First 3D printed knee for cat!

Cyrano the cat gets a second chance to be able to use a leg deteriorated from bone cancer again, with the help of the first 3D printed knee joint ever made for cats! 🙂

http://www.engineering.com/…/3D-Printing-Creates-the-Worlds…

3D printing, medicine, cat, surgery

A Weighty Dilemma

It’s the kind of diagnosis you dread. When Cyrano developed bone cancer in his left hind leg, his owners wanted to get him the best treatment possible to bring him back to full health. After successful radiation treatment that eliminated the tumour, Cyrano went into full remission. Unfortunately, because of the invasive nature of the cancer, Cyrano was left with bone deterioration in his distal femur and he was unable to use his painful knee joint. In cases like this, surgeons normally choose to amputate the affected limb; however, at 26 lbs, Cyrano wouldn’t be able to support his weight with only three legs. Undeterred, Cyrano’s owners enlisted the help of experienced veterinary surgeon and orthopaedic specialist Dr Denis Marcellin-Little and his long-time collaborator Ola Harrysson, Professor of Industrial and Systems Engineering at North Carolina State University to create a custom solution for their beloved pet.

Getting Cyrano Back on His Feet

3D printing, medicine, cat, surgery

Dr Marcellin-Little and Prof Harrysson have worked with Materialise using Additive Manufacturing in surgeries for over 10 years. With amputation out of consideration, they felt that 3D Printing could provide an ideal solution for Cyrano because of its ability to create small but detailed parts to exacting specifications. Cyrano would thus become one of the very first cats to receive a miniature, limb-sparing total knee arthroplasty. Starting with CT scans of both hind legs, Dr Marcellin-Little and Prof Harrysson used Materialise’s Mimics Innovation Suite to generate accurate 3D models of Cyrano’s leg. Adapting the design of a knee implant used in dogs, in collaboration with BioMedtrix, an animal implant company, they then created a miniature implant that fit to the exact anatomical structure of Cyrano’s leg, and the surgical plan needed to successfully realize the procedure. Because of the small size of the bones, the integrated ability of the Mimics Innovation Suite to engineer parts on a personalised anatomical model facilitated a process that would have otherwise been extremely difficult to manage and perform accurately.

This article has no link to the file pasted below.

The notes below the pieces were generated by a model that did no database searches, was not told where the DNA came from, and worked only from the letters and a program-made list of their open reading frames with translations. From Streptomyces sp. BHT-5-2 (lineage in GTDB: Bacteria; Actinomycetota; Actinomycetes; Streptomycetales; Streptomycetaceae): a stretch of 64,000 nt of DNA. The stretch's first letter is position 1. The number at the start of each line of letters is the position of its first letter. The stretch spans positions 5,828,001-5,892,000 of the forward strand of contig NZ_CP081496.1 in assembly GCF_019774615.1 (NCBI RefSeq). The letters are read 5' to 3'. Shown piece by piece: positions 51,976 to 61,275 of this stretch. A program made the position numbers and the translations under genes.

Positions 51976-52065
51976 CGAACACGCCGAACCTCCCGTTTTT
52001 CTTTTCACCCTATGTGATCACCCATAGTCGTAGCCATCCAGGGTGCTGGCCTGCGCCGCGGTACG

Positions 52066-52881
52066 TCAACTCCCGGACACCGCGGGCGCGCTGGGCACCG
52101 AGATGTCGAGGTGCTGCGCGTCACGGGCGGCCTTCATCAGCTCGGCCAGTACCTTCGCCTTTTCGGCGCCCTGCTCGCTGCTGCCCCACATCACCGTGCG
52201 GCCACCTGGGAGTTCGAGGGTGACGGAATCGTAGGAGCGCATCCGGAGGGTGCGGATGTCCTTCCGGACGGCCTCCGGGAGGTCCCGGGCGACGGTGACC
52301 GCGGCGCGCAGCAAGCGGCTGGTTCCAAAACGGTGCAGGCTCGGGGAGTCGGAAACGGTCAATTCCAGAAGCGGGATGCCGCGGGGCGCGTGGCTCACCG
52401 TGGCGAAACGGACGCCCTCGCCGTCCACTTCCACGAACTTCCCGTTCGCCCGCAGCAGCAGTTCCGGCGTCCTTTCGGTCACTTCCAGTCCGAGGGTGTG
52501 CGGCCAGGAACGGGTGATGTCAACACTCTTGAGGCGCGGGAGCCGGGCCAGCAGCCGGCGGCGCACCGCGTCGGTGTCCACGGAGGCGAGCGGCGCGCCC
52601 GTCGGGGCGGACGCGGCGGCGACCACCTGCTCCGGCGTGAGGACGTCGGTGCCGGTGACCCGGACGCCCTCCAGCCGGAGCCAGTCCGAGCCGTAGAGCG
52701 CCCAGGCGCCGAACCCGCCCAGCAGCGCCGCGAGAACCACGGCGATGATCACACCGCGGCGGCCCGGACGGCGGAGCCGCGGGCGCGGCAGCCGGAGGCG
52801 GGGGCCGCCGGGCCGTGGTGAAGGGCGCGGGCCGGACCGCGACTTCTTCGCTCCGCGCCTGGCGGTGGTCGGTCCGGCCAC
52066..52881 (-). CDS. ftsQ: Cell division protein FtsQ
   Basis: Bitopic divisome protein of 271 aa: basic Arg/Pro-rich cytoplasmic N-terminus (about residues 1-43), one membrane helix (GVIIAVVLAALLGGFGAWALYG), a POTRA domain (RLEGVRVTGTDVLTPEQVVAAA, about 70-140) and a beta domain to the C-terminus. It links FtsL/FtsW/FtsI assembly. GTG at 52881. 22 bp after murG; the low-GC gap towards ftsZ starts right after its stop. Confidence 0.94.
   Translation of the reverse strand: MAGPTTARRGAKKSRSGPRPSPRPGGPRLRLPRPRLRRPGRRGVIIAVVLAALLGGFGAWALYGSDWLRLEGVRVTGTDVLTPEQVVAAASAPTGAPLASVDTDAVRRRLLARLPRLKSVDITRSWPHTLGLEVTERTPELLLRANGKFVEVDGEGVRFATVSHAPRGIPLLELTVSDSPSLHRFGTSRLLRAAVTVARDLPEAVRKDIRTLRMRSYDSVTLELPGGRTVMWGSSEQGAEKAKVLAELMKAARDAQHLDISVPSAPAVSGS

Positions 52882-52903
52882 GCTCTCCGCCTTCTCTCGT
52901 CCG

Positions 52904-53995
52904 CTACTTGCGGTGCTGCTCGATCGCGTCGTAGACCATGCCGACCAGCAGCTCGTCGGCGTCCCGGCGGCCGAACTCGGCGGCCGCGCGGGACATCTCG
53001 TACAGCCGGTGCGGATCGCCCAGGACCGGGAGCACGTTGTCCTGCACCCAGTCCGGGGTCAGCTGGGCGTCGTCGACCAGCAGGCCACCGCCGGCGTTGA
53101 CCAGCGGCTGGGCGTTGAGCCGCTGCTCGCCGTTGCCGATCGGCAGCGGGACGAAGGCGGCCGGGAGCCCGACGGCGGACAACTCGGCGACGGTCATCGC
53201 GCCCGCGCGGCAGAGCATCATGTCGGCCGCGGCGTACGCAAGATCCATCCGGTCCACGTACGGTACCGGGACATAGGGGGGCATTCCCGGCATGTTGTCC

Building Strength and Integration Features Into Implants

Knowing the bone structure around the joint was weak, the implant was designed with stems that would anchor it into the bones. Materialise technology partner EOS then printed the implant using cobalt chromium, a metal strong enough to support Cyrano’s weight and the wear and tear that daily use would exert on the thin parts. Building the implant by Direct Metal Laser Sintering meant that mesh and porous areas that would promote integration of the implant into the bone could also be built into the piece as it was being created. These features, only achievable using Additive Manufacturing, provide enhanced long-term stability over traditional implants, giving surgeons a new option for non-standard cases such as Cyrano’s that can be tailored exactly to their needs. Since his surgery Cyrano has returned to his family, and although he now walks with a limp, he can move freely again with full use of his joint. With 3D Printing now entering the veterinary realm, cats are one step closer to experiencing their full nine lives.

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3D printing used in Opel cars

Take a look at how Opel are using 3D printing to make life at their assembly plants cheaper yet better!

http://www.engineering.com/…/Tools-from-3D-Printer-Make-Car…

opel, jigs, fixture, automotive